Posted by: Bruce Black | June 1, 2013

A Different Kind of Practice

Since a surgeon in Tampa removed a benign tumor the size of a walnut from the hypoglossal canal behind my right ear several weeks ago, I’ve had to step away from my mat and usual practice of asanas.

I can’t very well do a forward bend or downward dog, never mind a handstand, after brain surgery, you know?

Nor can I do very much of anything except sit with my eyes closed listening to the magical sounds of life flowing all around me and learn to be patient and hope that my strength and energy will return one day.

The surgery made me realize how much I have to be grateful for. The simplest tasks — opening my eyes after a nap, being able to take a deep breath, or managing to balance as I take a step from the bed to the bathroom — become reminders of the gifts that I am given each day.

Even sleep is a gift when each night becomes a challenge for me to close my eyes because the slightest pressure against the back of my head makes it painful to rest on the pillow.

It was only a few weeks ago that I returned from the hospital with a 12 inch crescent-shaped incision covered by 44 staples behind my right ear and looked like the King of Punk!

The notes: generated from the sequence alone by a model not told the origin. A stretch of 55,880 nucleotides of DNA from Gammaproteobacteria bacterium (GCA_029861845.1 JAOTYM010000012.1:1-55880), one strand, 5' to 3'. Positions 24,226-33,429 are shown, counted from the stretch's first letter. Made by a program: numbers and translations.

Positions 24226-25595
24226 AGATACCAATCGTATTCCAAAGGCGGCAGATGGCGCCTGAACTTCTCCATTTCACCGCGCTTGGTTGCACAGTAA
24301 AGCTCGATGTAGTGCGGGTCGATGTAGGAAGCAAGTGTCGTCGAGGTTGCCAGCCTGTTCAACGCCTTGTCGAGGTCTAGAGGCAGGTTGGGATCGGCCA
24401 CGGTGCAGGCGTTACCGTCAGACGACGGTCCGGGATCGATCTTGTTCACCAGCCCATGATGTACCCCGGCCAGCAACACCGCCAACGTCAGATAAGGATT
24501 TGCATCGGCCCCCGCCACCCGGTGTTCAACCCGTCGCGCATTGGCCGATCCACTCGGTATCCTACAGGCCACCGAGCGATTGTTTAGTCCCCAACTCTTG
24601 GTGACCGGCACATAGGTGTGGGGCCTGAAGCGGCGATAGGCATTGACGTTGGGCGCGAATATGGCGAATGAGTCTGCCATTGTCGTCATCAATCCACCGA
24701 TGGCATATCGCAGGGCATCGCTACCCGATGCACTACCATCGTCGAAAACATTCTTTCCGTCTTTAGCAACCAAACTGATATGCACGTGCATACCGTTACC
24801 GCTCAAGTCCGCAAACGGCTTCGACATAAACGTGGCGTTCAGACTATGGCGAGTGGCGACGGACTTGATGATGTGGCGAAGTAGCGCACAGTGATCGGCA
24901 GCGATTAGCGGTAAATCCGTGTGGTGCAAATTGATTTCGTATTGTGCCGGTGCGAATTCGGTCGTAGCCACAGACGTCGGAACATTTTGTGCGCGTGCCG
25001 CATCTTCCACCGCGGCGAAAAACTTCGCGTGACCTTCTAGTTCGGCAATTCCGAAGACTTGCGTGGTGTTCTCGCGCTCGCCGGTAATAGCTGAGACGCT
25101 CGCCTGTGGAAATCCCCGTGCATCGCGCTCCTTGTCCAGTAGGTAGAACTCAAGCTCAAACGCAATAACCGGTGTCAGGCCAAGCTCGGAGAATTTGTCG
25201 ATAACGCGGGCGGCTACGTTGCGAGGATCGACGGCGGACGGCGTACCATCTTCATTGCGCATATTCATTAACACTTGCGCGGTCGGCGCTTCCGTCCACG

Today the incision is almost invisible. But it serves as a reminder of the five hour operation and the careful and precise work of the surgeons to remove the tumor.

I still feel dazed by gratitude … and by all that’s happened. I know I am very lucky.

I know the operation, despite the lingering pain and fatigue, was successful.

I know the risks that I feared going into surgery were avoided thanks to the skillful hands of the surgeons (and divine guidance).

And I know how many friends and relatives offered prayers and sent healing thoughts to help me make it through the surgery and to begin the recuperation process. (Many thanks to all of you for your kindness and support!)

It seems like a miracle that I can sit here typing or can sit on my mat again, not for long, just a few minutes at a time, and do easy stretches and simple twists.

When I unrolled my mat on the floor that first time and sat on it, I felt as if I’d awakened from a dream.

I swept my feet back and forth. I gently moved my knees. I twisted one way, then another, each movement slow and deliberate, careful not to strain my neck where the surgeon had cut through the muscles, tendons, and bones to reach the tumor.

I’m learning to do less than I want to do and resist pushing further.

If I feel pain, I stop.

I’m not writing in my journals.

Or on my blogs.

Or on Facebook or Twitter. (Not much, anyway.)

And it may be a while (until after the next stage of treatment which involves radiation) before I return to writing and posting.

For now it feels like I’ve turned off a noisy radio and can hear the music of silence, the restorative rhythm of life.

I am practicing patience.

It’s a different kind of yoga, but it’s still yoga.



  1. And thank you for writing this wonderful post. I am grateful for the many lessons you continue to teach me about the whole of everything. Keeping you in my thoughts and prayers!